South Africa’s government is to appeal a Supreme Court ruling last month that it erred in allowing Sudan’s president Omar al-Bashir to leave the country.
The appeal, to be heard by the country’s Constitutional Court, will be the last chance for the government to overturn the ruling by the Supreme Court’s in March this year.
A statement from the South African Justice Ministry on Friday said: “Government has today filed for leave to appeal to the Constitutional Court against the judgment delivered by Supreme Court.”
Government has today filed for leave to appeal to the Constitutional Court against the judgment delivered by Supreme Court.
“We believe that the legal uncertainties … can be properly pronounced on by the Constitutional Court. Government therefore believes that there is a reasonable possibility that the Court will arrive at a different conclusion,” the statement further said.
S.Africa to appeal Bashir immunity ruling: South Africa said Friday it would appeal against a court ruling tha… https://t.co/xBfZgRXy43— halfhournews (@halfhournews) April 8, 2016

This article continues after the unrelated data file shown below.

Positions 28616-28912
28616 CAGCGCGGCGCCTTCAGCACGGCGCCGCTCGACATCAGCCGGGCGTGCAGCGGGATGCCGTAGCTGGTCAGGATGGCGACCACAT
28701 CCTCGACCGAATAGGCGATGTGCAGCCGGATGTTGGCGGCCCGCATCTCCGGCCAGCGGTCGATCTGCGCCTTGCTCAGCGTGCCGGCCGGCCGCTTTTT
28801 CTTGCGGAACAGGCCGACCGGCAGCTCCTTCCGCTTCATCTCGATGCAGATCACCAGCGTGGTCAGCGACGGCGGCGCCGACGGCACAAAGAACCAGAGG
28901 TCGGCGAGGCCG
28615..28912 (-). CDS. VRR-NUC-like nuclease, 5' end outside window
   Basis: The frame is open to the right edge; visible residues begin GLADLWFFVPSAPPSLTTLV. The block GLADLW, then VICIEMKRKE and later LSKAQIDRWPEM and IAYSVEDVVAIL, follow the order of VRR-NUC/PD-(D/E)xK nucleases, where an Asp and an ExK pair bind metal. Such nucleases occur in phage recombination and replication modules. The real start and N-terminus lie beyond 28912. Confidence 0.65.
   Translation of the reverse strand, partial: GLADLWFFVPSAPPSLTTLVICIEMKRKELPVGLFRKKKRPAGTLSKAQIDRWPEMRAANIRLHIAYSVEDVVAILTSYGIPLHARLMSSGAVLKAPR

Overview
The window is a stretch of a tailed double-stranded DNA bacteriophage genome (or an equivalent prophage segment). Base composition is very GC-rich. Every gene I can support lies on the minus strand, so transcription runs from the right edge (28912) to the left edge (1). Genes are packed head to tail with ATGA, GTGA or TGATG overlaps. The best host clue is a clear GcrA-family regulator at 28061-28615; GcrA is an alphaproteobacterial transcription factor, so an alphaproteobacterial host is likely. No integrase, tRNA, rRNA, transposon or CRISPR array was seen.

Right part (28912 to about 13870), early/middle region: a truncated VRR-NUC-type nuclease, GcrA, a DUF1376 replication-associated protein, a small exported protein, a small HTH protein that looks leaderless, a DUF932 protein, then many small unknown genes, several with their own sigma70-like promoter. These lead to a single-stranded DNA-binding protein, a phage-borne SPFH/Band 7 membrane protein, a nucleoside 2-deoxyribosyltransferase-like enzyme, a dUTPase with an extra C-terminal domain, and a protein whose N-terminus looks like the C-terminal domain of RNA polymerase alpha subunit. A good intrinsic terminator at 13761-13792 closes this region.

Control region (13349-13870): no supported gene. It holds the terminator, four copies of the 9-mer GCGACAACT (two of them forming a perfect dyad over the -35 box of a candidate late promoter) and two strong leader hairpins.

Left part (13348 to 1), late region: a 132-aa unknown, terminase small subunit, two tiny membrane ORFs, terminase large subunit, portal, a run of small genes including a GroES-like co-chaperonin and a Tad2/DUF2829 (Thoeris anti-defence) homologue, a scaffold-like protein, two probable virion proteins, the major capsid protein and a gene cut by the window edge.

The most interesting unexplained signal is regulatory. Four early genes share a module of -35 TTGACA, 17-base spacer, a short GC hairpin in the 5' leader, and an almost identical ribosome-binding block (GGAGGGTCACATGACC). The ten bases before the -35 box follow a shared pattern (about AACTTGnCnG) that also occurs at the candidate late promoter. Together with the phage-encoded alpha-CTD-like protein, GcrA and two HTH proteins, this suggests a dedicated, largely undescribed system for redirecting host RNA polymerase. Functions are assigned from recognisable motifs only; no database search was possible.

The Supreme Court in its ruling, indicated that the South African government’s failure to arrest al-Bashir was inconsistent with the country’s obligations to the Rome statute, and described the action as ‘unlawful.’
But the government claimed that al-Bashir slipped out of the country without being noticed.
Omar al-Bashir was in South Africa last June for an African Union summit and was allowed to leave the country even though a court had issued an order banning him from leaving until the end of a hearing on whether he should be detained under a global arrest warrant.
The Sudanese leader is wanted by the International Criminal Court (ICC) on charges of genocide.
But the South African government said all delegates who attended the summit were granted diplomatic immunity.
The Supreme Court’s ruling according to Reuters, means al-Bashir and others facing global arrest warrants for crimes against humanity would be arrested if they ever set foot in South Africa.